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My name is Matthew Adeleye, a current PhD student at the CHL in the area of Archaeology and Natural History. My research focuses on understanding the late Pleistocene and Holocene environmental history of Cape Barren Island, Bass Strait, using pollen, non-pollen palynomorphs and charcoal records in sediment cores.
The Bass Strait used to serve as a connecting bridge between Tasmania and mainland Australia until about 11,000 to 8000 years ago, when sea levels rose and the Bassian Bridge was submerged, rendering the Tasmania population isolated from the Australian mainland for many years.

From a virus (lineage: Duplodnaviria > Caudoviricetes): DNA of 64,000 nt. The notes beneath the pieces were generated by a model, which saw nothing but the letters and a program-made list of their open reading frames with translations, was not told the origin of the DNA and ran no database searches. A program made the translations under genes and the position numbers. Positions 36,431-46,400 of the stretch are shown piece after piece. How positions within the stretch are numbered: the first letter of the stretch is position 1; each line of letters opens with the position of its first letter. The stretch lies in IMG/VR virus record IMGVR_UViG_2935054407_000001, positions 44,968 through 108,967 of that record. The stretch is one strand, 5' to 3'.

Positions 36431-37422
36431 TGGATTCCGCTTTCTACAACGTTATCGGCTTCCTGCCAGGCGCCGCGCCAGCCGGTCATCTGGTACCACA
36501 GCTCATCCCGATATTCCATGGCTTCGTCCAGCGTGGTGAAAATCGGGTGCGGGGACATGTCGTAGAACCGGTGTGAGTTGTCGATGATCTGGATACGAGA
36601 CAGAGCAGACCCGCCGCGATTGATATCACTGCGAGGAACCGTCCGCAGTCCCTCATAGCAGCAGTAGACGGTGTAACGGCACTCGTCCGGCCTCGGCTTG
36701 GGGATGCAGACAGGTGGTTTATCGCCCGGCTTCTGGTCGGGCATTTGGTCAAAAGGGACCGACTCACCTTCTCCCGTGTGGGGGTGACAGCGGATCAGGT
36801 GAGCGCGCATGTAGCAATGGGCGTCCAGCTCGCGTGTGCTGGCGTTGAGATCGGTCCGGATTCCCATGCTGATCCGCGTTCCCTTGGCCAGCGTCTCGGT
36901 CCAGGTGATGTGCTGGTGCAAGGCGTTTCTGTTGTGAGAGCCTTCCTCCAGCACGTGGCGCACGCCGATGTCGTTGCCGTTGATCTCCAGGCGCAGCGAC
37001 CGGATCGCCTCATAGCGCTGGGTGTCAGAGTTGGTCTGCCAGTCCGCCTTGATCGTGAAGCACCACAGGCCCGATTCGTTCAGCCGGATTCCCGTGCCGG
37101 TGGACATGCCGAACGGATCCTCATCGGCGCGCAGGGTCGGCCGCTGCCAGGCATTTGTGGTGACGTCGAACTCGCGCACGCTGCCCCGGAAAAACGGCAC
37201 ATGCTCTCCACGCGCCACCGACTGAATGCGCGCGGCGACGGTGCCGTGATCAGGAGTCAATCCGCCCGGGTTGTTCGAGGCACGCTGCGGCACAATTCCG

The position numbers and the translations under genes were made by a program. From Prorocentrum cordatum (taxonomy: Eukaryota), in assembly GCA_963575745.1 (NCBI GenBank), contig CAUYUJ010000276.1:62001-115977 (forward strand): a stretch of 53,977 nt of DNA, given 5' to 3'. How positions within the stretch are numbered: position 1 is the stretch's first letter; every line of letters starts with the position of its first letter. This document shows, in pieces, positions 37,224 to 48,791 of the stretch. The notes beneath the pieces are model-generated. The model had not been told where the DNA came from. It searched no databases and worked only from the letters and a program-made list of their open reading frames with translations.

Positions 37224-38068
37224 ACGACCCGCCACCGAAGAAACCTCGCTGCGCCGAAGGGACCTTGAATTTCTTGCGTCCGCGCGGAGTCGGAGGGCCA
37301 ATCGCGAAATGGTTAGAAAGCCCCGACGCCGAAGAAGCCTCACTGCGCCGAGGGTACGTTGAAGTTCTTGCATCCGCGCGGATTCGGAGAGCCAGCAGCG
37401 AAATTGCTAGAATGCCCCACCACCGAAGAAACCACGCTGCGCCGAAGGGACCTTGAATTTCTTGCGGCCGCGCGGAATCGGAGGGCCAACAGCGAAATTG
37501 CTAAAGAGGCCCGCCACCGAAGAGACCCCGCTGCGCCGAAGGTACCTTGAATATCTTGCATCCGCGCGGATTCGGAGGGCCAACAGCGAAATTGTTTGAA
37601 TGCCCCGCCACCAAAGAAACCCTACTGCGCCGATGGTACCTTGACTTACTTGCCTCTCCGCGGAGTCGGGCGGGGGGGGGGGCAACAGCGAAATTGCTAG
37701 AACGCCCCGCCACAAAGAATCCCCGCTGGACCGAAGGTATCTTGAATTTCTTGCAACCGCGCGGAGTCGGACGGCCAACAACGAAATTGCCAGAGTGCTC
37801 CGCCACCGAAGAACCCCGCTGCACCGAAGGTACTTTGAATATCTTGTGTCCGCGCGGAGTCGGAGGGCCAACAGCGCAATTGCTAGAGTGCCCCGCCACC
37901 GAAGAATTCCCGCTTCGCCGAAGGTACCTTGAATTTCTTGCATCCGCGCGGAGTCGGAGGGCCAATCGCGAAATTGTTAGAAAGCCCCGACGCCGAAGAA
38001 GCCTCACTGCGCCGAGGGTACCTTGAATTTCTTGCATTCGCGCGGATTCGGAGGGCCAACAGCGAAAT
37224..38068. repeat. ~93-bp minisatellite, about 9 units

We currently only have some information on the impact of sea-level rise on the human population; however, we have little or no knowledge of the vegetation and fire history of the Bass Strait Islands in relation to sea levels, the climate and humans, and my research is aimed at filling this knowledge gap.
I recently conducted my field work in December 2019 on Cape Barren Island, which was really interesting, and it involved flying, sailing and sampling sites on the island. And yes, I saw lots of snakes, which was scary!
The field work involved a vegetation survey and the collection of multiple sediment cores in lagoons and swamps, as well as engaging the local Indigenous communities and explaining my research and experience to them. Overall, the field work was a great experience, and I’d like Professor Simon Haberle for organising it. A big thanks as well to other members of the team who came along to help out on site.